On the first day David Thomas, MD, JD, practiced in a prison, one of the inmates climbed a large tree on the prison grounds and refused to come down. Dr. Thomas was surprised that he was called to work with correctional officers to coax the inmate down from the tree.
“It’s not the kind of thing you perceive a physician either doing or being responsible for, but it turned out that in a correctional environment, it was,” he says.
Dr. Thomas realized then—back in 1994—that medicine in the correctional system involved a distinct environment and patient population. Correctional physicians are expected to handle a range of difficult entities such as infectious diseases, comorbidities and substance abuse, he says.
Years later, while a professor at the Nova Southeastern University College of Osteopathic Medicine (NSU-COM) in Fort Lauderdale, Fla., he would set out with the school’s dean, Anthony J. Silvagni, DO, PharmD, to designate correctional medicine as its own specialty, much as emergency physicians did with their practice niche in the 1970s. Last year, the pair achieved their goal when the AOA approved correctional medicine as a new specialty. Dr. Thomas is now chairman of NSU-COM’s division of correctional medicine.
The approval was the culmination of a six-year process that started when Dr. Thomas and Dr. Silvagni began working on the curriculum for a correctional medicine fellowship. Two recipients would spend two years working at seven institutions throughout Florida and nearby states. They would learn about prisons, which house inmates long term, and jails, which hold them temporarily, and understand the differences between private and public institutions.
‘Extremes of diseases’
In 2009, the first recipients started the fellowship, the first in the nation to focus on correctional medicine. Today it remains the only one, though physicians and corrections professionals in Texas, Oklahoma and Florida are now working on starting their own NSU-COM-inspired correctional medicine fellowships.
Phyllis Anderson, DO, was one of the first physicians to complete the fellowship. She started it in 2009 with correctional experience—she was the medical director of a county jail in New Jersey—but she says the fellowship was eye-opening because Florida has such a large prison population.
“The fellowship made me a better doctor,” says Dr. Anderson, who is now a designated health authority for the Florida Department of Juvenile Justice. “One of the advantages of correctional medicine is that I get to see things that I’ve only read about and learned out of a textbook—things that my colleagues will never see, such as extrapulmonary tuberculosis.”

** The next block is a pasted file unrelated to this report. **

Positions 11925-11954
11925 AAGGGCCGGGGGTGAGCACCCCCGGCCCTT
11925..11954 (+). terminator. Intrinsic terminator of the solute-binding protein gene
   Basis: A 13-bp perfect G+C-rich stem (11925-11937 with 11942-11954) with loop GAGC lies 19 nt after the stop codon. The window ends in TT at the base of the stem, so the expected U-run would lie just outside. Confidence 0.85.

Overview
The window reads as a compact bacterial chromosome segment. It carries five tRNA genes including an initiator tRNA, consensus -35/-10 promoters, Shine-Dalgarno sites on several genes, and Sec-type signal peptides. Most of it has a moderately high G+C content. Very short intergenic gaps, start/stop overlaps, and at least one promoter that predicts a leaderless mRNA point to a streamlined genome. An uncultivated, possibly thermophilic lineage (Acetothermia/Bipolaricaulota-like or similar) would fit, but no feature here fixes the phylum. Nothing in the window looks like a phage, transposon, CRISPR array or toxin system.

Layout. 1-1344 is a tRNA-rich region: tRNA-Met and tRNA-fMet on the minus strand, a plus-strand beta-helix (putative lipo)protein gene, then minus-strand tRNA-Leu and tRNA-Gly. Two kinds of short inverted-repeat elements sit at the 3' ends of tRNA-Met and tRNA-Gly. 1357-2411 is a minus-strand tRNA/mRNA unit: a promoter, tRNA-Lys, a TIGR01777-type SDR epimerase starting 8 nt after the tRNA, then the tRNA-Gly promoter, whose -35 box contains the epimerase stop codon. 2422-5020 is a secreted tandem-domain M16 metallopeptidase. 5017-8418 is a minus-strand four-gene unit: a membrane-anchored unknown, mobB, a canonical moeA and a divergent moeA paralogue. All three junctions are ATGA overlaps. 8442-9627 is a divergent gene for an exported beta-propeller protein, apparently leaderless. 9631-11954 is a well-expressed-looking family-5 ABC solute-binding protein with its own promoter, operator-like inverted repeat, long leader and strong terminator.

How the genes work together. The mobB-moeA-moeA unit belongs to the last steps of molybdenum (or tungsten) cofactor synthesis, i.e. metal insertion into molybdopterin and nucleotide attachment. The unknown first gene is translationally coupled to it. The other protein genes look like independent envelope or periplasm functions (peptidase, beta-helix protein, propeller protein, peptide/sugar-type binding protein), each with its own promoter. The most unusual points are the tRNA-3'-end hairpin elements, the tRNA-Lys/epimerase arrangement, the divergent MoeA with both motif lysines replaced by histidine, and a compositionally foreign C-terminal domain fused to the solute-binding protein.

Physicians who practice correctional medicine are often highly skilled in treating infectious diseases such as HIV, Dr. Thomas says.
“It is not unusual for the best specialists in HIV care to be correctional physicians,” he says. “If someone goes to a primary care physician who sees that the patient has HIV, most likely the patient will be referred to an infectious disease doctor. And yet the average correctional physician will handle HIV and hepatitis C with alacrity.”
A Florida Department of Corrections study led by Dr. Thomas in 1999 found that more than two-thirds of inmates had their first significant interaction with health care in a corrections setting.
“Prisoners are profoundly medically underserved,” he says. “You generally see extremes of diseases.”
When a physician is a patient’s first source of continuous health care, the physician-patient relationship will often be more intimate, Dr. Silvagni says. He also notes that in a correctional institution, the physician is one of the few authority figures in an inmate’s life who isn’t there to monitor his or her behavior.
“Most people are there to keep the prisoners in order, to make sure they follow the rules, to make sure they do their jobs,” he says. “The physician is there to improve their health and improve the quality of their life. So this unique relationship develops.”
However, many physicians and medical students are not aware of the special skills correctional medicine requires, Dr. Thomas says.
“Thirty to 40 years ago, corrections was the last refuge of the barely practicing physician,” he says. “It is now a very sophisticated environment where you take care of heavy-duty diseases. But the reputation has not caught up with what the physicians are doing and have to do. The fellowship and the specialty recognition will improve the overall reputation of the profession.”
Dr. Anderson agrees.
“A lot of people will think, ‘Oh, you’re just a jail doctor,’ like you’re some kind of deficient physician,” she says. “But the people I’ve worked with have been some of the finest physicians ever. You have to sharpen your tools in order to think about all the things that are possible with the incarcerated population. You’re thinking more broadly to expand your differential diagnosis.”
As a medical student and resident, Dr. Anderson didn’t realize correctional medicine was a career option. She would see prisoners come into the emergency room and thought that was how they always received medical care. Students today should be aware of the abundant opportunities in correctional medicine and know how fulfilling the work is, she says, noting that many positions in correctional medicine offer loan repayment.
“There are always going to be prisons and jails in America, and they’re in every state,” she says. “So the opportunity for employment is there. And it’s very rewarding as a physician to see the fruits of your labor—to see an uncontrolled diabetic improve in benchmarks and medical outcomes because you did teaching, and you were able to give the diet and medication that the patient needed. It’s rewarding to not have to cut off toes and legs and send people to dialysis because you’ve made an intervention. That’s why we want to be doctors. We want to help people. Well, these are the people that need our help the most.”